Dr Sheila Bird argues that the death of the first probable victim of vCJD from a blood transfusion means that steps must be taken to define the rights and responsibilities of those at risk, as well as the general public.
Because there is no way of testing blood for vCJD, people who have received products that may be contaminated need to be managed as if the disease had been diagnosed. This means that they must accept certain responsibilities, such as refraining from blood donation and providing information to ascertain the size of the risk to others. It will also be necessary to clarify criminal justice liabilities for reckless transmission of the disease.
However, steps must also be taken to protect patients' rights, for example by protecting them against intrusion from the press.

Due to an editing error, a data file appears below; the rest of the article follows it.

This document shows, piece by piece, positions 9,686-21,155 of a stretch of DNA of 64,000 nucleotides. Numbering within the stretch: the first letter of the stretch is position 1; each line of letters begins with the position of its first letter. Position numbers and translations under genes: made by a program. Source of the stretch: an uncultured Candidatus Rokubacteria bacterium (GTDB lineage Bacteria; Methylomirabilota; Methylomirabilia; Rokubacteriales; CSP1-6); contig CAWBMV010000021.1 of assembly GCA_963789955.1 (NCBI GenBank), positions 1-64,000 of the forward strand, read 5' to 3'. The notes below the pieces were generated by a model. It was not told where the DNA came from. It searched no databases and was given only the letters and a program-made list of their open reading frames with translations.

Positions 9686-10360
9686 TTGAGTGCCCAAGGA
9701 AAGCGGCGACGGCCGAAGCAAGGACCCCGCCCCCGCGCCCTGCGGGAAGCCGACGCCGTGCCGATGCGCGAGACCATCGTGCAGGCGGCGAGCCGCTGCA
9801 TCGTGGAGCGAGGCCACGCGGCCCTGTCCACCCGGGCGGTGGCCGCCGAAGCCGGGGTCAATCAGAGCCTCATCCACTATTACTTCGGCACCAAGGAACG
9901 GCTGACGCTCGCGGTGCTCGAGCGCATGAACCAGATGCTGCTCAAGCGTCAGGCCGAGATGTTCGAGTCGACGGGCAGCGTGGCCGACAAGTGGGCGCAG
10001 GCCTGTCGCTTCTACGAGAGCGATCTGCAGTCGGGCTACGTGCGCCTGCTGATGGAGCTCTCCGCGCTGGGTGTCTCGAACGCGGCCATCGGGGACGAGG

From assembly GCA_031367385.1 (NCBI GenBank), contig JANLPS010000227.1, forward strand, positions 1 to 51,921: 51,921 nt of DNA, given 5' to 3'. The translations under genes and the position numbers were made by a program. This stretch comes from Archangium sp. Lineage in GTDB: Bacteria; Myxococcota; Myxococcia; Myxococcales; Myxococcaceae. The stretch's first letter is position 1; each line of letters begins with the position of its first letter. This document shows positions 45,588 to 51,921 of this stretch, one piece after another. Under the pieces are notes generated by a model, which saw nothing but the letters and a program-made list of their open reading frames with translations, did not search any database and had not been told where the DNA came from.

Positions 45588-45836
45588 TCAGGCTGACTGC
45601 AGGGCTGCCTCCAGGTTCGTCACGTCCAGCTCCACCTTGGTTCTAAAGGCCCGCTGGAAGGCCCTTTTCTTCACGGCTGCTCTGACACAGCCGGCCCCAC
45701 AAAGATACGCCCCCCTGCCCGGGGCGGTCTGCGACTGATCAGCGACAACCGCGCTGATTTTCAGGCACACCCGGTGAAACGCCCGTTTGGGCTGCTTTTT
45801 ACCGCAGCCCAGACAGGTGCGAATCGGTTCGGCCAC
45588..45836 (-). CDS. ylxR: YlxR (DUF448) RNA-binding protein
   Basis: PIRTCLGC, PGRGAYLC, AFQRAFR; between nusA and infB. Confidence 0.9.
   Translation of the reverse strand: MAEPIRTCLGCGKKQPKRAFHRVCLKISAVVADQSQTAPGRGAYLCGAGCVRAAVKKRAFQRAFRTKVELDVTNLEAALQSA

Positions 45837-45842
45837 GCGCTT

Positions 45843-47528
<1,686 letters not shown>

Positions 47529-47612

Dr Bird also argues that the case has implications for tests (due to begin this year) for prion protein in tonsils collected from children and adults following tonsilectomy. While it is not certain that a child whose tonsillar tissue tests positive for abnormal prion will develop vCJD, they are potentially at risk. The potential transmission of vCJD through blood may now mean that any positive specimens will have to be identified, raising issues of anonymity and parental consent.